Is this accurate? I have no idea. It’s what’s here in the film, but I have no idea whether or not this film reflects the reality of what happened. However, there’s a lot of evidence to suggest that the Erica Albright character doesn’t exist in reality—Zuckerberg has had the same girlfriend since before Facebook was created. So…one wonders.
A Place in the Sun tells a more grisly, brutal version of the basic social climbing story. George Eastman (Montgomery Clift) is the nephew of a man named Charles Eastman (Herbert Heyes). The uncle hires the nephew to work in his factory out of some combination of familial respect and kindness. Since the uncle is extremely wealthy and the nephew is extremely poor, it’s kind of a charity case. But George proves himself pretty capable.
Sadly, George also proves himself unable to abide by the single important rule of the factory—don’t date any of the other workers. He begins seeing Alice Tripp (Shelley Winters) who works in the same part of the factory he does, almost out of convenience. Alice is naïve and a bit in awe of George’s last name, but ultimately begins to understand that he’s from the wrong side of the family and isn’t really starting at the bottom as she believes.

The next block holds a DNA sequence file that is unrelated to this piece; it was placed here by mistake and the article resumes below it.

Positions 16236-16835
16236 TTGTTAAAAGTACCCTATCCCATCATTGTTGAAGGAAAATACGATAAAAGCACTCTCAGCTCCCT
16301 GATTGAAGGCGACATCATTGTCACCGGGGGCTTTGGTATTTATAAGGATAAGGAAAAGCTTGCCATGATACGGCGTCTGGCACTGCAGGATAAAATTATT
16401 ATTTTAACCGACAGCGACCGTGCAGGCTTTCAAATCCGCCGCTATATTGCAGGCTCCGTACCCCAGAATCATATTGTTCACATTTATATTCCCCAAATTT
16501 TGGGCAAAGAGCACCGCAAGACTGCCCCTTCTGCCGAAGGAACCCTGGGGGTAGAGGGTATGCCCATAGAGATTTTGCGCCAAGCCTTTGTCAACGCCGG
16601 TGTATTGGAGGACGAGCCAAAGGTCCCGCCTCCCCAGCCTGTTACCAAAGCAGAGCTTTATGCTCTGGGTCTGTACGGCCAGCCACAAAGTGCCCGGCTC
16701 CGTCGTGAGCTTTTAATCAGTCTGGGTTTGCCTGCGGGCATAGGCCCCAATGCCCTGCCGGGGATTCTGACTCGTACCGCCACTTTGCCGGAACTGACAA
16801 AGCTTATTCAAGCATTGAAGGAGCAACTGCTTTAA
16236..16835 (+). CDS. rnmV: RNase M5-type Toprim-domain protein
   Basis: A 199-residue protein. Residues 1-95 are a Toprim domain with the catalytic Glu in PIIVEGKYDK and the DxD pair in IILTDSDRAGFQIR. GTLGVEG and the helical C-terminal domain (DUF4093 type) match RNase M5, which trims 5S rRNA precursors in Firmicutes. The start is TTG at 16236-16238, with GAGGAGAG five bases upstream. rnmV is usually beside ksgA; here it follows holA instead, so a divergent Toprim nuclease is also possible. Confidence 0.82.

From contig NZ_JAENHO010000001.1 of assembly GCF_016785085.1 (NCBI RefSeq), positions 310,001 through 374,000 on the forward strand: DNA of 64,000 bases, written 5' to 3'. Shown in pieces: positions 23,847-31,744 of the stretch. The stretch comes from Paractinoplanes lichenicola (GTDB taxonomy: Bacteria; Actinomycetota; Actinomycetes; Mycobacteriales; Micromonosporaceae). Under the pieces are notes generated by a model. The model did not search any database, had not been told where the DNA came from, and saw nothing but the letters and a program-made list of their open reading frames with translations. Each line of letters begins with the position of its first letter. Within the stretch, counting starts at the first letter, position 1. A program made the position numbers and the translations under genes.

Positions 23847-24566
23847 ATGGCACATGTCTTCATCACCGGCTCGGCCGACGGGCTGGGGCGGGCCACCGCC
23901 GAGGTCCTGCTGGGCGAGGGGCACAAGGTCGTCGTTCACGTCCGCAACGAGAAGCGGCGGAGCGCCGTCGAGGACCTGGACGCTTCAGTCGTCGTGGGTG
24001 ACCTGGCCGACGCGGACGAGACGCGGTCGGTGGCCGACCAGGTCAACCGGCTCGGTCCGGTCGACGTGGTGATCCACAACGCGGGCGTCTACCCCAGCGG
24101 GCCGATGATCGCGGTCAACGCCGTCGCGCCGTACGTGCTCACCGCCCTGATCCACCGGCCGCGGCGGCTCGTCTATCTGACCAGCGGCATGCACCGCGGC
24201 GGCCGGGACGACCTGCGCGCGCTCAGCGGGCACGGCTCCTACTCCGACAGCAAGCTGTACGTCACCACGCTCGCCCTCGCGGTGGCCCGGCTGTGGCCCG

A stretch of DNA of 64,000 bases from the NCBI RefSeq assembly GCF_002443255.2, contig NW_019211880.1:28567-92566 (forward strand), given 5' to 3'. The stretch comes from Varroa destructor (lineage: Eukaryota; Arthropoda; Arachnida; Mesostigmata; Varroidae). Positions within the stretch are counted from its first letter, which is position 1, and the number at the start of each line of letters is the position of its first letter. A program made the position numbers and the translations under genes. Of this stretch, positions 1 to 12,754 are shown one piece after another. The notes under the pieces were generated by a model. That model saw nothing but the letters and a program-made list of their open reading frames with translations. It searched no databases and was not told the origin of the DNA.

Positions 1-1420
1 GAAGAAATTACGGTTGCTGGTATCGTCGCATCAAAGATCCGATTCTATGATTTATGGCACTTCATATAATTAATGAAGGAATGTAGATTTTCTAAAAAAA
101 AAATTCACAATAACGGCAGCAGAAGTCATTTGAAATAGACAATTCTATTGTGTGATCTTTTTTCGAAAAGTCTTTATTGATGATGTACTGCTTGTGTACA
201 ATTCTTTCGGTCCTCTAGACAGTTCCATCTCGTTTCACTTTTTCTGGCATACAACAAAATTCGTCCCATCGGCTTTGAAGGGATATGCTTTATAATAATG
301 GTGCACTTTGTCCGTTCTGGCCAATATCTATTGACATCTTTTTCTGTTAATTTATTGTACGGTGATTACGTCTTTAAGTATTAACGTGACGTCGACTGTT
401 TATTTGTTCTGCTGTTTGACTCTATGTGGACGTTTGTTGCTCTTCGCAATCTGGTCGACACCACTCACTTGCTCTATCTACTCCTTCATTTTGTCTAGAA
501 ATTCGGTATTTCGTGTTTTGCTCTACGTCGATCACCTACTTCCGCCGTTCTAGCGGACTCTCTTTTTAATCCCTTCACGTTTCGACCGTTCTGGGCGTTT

But, George does begin to rise in the company, and as he does, he attracts the attention of Angela Vickers (Elizabeth Taylor), a society girl with more time and money than anything else. The two quickly fall for each other, this time George being the one who is dazzled by the promise of money and romance. Sadly for him, Alice Tripp has some bad news; she’s pregnant and demands that he marry her, despite the fact that both of them will lose their jobs because of it.
And so George begins to think of what he can do. He has no way out. He wants nothing more than to be with Angela, but Alice has him trapped with her pregnancy, and she is insistent that he marry her no matter what. And so he starts to think of what to do, and he remembers that poor naïve Alice can’t swim and that the Eastmans have a house on a lake nearby, and all of his plans start to fall together, and those plans involve Alice only up to the point where he pushes her out of a boat and she drowns.